The right to be cold : one woman's story of protecting her culture, the Arctic, and the whole planet / Sheila Watt-Cloutier.

Main Author: Watt-Cloutier, Sheila.
Published: Toronto : Allen Lane, 2015.
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Review by Publisher's Weekly Review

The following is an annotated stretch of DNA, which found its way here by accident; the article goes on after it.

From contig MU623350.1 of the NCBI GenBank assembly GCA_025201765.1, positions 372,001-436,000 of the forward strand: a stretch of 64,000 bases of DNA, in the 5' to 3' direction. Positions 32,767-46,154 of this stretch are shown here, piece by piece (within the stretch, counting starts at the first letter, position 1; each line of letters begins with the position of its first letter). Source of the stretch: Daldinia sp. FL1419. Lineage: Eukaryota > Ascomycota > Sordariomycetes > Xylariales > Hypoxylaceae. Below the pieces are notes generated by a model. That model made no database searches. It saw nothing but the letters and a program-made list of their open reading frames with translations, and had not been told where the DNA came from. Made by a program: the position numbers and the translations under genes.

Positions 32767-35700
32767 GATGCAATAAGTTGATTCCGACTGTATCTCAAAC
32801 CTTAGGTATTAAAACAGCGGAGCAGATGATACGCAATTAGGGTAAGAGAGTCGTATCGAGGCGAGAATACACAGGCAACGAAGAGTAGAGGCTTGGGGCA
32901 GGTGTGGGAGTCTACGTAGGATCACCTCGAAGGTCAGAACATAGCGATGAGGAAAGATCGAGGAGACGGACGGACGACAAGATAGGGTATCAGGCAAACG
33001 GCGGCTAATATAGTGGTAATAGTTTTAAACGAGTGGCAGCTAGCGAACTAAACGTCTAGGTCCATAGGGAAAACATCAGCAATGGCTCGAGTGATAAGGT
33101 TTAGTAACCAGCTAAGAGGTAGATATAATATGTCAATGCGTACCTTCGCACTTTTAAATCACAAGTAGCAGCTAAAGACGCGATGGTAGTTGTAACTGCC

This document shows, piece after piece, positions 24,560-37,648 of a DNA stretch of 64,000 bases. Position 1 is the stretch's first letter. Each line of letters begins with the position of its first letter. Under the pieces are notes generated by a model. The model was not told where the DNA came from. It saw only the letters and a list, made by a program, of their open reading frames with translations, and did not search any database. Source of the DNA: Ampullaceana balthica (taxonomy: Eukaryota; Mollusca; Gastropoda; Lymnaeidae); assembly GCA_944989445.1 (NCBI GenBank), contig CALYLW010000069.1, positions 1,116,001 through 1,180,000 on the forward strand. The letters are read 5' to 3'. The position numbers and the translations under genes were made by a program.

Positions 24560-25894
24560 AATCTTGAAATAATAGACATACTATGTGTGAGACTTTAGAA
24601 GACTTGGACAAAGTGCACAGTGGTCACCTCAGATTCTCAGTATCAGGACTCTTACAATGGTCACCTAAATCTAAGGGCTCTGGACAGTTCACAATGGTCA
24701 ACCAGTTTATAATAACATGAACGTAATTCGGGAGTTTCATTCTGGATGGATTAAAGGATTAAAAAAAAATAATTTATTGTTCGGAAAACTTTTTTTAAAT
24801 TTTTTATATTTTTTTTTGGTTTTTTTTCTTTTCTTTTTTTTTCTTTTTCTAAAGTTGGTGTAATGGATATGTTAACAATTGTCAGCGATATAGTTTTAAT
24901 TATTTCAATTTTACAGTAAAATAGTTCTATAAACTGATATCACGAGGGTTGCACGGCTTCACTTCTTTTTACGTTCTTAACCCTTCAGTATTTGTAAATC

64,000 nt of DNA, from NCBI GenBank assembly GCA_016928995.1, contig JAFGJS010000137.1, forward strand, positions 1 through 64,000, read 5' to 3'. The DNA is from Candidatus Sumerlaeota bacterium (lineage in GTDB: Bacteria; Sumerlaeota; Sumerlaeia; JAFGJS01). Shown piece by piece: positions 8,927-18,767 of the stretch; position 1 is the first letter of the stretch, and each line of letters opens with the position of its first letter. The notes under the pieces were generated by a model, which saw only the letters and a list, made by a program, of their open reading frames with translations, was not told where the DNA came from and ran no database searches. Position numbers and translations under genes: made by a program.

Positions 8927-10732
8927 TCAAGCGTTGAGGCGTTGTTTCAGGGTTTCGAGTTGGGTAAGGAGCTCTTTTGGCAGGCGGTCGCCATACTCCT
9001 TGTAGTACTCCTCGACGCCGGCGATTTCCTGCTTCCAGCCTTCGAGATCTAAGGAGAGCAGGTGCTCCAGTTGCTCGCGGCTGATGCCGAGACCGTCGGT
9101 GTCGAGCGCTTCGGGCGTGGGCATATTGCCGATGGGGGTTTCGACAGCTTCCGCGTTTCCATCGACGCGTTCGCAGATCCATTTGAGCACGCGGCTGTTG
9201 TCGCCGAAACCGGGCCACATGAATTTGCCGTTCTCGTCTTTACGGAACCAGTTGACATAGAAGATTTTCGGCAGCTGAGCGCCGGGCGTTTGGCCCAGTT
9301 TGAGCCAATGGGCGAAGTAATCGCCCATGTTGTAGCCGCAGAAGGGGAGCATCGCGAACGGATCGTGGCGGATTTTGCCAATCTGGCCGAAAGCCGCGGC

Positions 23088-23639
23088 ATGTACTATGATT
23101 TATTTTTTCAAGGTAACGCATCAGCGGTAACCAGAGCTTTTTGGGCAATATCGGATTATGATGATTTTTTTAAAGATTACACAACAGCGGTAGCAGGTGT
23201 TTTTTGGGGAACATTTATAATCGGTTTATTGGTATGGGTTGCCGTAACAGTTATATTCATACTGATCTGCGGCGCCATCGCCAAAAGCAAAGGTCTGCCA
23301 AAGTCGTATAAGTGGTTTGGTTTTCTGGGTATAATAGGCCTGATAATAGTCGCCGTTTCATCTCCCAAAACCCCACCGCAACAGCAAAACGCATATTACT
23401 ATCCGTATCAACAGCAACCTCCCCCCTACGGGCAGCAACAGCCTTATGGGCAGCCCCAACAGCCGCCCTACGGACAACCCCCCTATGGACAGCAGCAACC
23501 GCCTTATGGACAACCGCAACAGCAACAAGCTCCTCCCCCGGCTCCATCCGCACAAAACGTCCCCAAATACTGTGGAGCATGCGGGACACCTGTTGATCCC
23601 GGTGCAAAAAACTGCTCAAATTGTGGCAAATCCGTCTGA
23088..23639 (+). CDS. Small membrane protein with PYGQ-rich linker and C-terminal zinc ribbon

Climate change causes politicians to dither, extraction industries to deny, and the public to shrug. Meanwhile, writes author and human rights advocate Watt-Cloutier (a nominee for the 2007 Nobel Peace Prize), the Inuit are watching their way of life melt away, and the fate of the Arctic concerns the whole world. The right to a healthy environment and a safe climate-which includes "the right to be cold"-is fundamental to humanity's future. Losing the Arctic, Watt-Cloutier warns, also means losing the wisdom required for us to live on the planet in a sustainable way. Her book is part autobiography and part manifesto; she details how her Inuit upbringing taught her that environmental preservation and human rights go hand in hand. Inuit culture emphasizes sustainably harvested food, community bonds, and a recognition that humans are connected to the land. These teachings influenced Watt-Cloutier's efforts to lobby the United Nations Climate Change Conventions to redefine human rights, as well as her work with the Inuit Circumpolar Council, through which she fought to reduce industrial toxins in the Arctic. She discusses these issues and more in a passionate, engaging story that everyone who has a stake in Earth's future should read. Agent: Rick Broadhead. (Mar.) © Copyright PWxyz, LLC. All rights reserved.